is Valentine’s month. Spring is in the air. People can meet, fall in love,
and have their hearts broken all before their first cup of coffee. I don’t
think we’ve reached the point, yet, where we can adequately simulate a
broken heart. However, I do think we can reasonably detect whether two
people are close enough for their hearts to collide.
article we’ll look at how to apply the same principles to 3D. Most discussions
of collision detection for real-time game applications begin with bounding
spheres and bounding boxes. These two tests are very rough indicators
of whether or not a collision has occurred. Bounding spheres are a very
fast method for testing collisions. However, bounding spheres don’t generally
provide the best approximation of an object’s extents.
Box Me In
bounding box (AABB) is also a very quick way of determining collisions.
The fit is generally better than a bounding sphere (especially if the
object you are bounding is a box itself). You can see an AABB on an object
in Figure 1. However, once you rotate the object a little, the bounding
box may not be nearly as efficient, as you can see in Figure 2.
could clearly lead to cases in which you mistakenly assume that a collision
has occurred. But, as a first step, calculating an AABB may not be too
bad. We could allow the original bounding box as calculated in Figure
1 to orient along with the object (Figure 3). This is called an oriented
bounding box (OBB). It’s definitely a better fit than Figure 2, however,
I have lost the key benefit of AABBs. Aligned axes make AABBs easy to
use in collision detection. Checking whether a point has entered the box
involves only a trivial calculation. With OBBs, checking for collisions
is more complicated. In many applications, OBBs may be worth pursuing
further, but for a quick first check, I want to stick with AABBs.
1. Axis-aligned bounding box on an object.
2. Axis-aligned bounding box on a
are the main problems with coding up AABBs? Well, the biggest issue with
using AABBs is that they need to be recreated every time the object changes
orientation. This means that every vertex must be transformed by the object’s
matrix and the minimum and maximum extents must be calculated. Listing
1 contains a routine that calculates an AABB for an object. The noteworthy
line in this code is the MultVectorByMatrix() call. This function transforms
each vertex coordinate of the object into world space, given the current
1. Calculate an Axis-aligned Bounding Box for an Object.
// Procedure: RecalcFullBBox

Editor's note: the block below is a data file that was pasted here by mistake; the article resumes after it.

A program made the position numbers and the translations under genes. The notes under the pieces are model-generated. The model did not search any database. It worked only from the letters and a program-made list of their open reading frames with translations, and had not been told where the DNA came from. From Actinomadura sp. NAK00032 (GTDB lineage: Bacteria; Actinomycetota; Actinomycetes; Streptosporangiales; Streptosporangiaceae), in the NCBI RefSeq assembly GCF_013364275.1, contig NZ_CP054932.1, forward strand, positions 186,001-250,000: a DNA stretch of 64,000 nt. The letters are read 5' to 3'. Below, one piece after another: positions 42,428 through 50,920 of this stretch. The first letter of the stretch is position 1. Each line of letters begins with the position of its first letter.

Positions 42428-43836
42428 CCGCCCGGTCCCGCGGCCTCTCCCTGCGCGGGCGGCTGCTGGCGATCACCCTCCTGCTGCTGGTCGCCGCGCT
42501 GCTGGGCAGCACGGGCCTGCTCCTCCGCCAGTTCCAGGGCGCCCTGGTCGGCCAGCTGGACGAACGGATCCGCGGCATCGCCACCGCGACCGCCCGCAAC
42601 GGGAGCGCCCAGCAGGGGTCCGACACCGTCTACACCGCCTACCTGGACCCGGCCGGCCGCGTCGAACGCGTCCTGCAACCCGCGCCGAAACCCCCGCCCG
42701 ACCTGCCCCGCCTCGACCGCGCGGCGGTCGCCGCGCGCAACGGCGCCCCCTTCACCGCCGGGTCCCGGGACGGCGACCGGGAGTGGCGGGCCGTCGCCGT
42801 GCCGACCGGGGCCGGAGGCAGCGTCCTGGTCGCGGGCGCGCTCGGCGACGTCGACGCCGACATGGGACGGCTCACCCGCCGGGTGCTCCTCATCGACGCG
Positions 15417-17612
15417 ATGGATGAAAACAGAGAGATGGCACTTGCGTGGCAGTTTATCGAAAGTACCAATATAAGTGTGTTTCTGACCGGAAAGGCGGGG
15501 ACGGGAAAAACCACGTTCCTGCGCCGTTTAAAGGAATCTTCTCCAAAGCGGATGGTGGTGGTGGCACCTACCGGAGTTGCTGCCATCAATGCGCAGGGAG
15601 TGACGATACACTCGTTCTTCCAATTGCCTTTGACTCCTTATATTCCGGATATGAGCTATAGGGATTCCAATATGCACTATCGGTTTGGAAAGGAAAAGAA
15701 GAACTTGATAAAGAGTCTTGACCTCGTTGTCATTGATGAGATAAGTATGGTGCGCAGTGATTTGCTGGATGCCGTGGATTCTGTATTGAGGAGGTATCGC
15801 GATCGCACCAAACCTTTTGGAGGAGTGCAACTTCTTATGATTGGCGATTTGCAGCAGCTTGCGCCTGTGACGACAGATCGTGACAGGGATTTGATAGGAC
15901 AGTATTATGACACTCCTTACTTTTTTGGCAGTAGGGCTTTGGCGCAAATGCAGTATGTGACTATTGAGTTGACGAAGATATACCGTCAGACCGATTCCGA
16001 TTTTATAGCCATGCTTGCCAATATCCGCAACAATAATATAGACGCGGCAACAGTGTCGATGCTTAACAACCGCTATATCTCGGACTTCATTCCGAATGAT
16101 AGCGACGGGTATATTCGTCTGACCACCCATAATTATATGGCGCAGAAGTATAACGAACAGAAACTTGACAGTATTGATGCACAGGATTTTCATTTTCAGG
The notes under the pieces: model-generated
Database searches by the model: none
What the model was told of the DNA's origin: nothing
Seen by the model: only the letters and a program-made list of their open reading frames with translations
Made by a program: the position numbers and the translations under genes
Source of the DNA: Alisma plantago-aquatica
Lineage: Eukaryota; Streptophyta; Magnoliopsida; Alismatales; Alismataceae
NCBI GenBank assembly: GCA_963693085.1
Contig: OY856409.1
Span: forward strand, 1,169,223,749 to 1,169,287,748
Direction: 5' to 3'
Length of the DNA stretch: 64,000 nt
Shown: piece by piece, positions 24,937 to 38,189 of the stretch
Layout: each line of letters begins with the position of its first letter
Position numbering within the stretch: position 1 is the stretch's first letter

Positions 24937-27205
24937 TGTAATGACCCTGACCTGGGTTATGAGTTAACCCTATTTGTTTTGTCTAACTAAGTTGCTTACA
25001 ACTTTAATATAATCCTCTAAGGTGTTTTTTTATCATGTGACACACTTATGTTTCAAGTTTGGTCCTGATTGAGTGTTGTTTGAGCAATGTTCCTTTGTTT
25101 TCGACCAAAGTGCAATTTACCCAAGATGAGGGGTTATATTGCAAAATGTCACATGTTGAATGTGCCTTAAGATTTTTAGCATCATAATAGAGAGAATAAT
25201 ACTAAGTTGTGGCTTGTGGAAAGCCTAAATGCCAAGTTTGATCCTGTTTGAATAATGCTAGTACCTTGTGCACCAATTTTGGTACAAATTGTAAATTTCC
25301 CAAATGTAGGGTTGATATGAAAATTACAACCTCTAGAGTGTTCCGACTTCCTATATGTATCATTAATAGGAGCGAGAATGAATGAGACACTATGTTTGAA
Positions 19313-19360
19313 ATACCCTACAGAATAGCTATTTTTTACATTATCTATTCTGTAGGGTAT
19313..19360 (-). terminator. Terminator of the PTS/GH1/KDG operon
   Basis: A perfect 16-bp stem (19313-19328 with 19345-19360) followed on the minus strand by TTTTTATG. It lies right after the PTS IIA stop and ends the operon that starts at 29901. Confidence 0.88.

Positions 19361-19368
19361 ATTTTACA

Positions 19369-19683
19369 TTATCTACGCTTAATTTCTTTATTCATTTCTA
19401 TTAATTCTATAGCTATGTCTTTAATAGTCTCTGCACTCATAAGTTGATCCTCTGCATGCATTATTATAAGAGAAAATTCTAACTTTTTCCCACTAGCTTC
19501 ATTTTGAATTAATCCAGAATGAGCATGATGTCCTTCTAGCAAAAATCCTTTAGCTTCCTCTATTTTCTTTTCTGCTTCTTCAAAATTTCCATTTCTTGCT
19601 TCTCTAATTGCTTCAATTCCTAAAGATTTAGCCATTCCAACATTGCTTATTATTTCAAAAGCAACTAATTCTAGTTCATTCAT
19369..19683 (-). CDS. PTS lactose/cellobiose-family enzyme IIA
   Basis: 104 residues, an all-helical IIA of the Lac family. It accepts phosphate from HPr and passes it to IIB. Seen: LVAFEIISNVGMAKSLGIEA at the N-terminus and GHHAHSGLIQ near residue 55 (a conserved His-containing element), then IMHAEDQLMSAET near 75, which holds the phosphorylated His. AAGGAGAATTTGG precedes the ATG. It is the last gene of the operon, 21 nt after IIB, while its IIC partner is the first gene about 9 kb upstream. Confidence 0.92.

// Purpose: Recalculates
the BBox associated with a bone based on the
position for the vertices. Tighter fit in
cases. However, has to process all vertices
*curBone, tVector *min,tVector *max)
/// Local Variables ///////////////////////////////////////////////////////////
tVector *temp,tempRes; //
tNormalVertex *nvData; //
VERTEX WITH NX,NY,NZ,X,Y,Z
visual = curBone->visuals; // GET AT THE VISUAL ATTACHED
TO A BONE
nvData = (tNormalVertex
*)visual->vertexData; // THE ACTUAL INTERLEAVED VERTEX DATA
for (int loop = 0; loop < visual->faceCnt * visual->vPerFace;
temp = (tVector
*)&nvData->x; // POINTER TO THE VERTEX XYZ VALUES
temp,&tempRes); // MULT BY THE BONE MATRIX
// FIRST VERTEX,
SET IT AS THE MAX AND MIN
if (loop == 0)
if (tempRes.x >
max->x) max->x = tempRes.x;
if (tempRes.y >
max->y) max->y = tempRes.y;
if (tempRes.z >
max->z) max->z = tempRes.z;
if (tempRes.x <
min->x) min->x = tempRes.x;
if (tempRes.y <
min->y) min->y = tempRes.y;
if (tempRes.z <
min->z) min->z = tempRes.z;
3. Oriented bounding box on a rotated object.
In the best
case, this transformation can be reused when it comes to drawing the model.
However, in the worst case, you’ll be duplicating transformation work.
In any case, the CPU is handling the matrix transformation for these bounding
boxes. With the appearance of transformation hardware on graphics cards
(such as the 3Dlabs Glint GMX and Diamond Fire GL 5000), this is a very
costly operation. As this kind of hardware begins to dip into the consumer
3D hardware space, programmers need to be very careful to avoid using
techniques that require vertex transformation by the CPU. Calculating
a bounding box for a model with many vertices is a fairly expensive process.
If your models are large, this can be a big frame-rate vampire that sucks
the life right out of your game.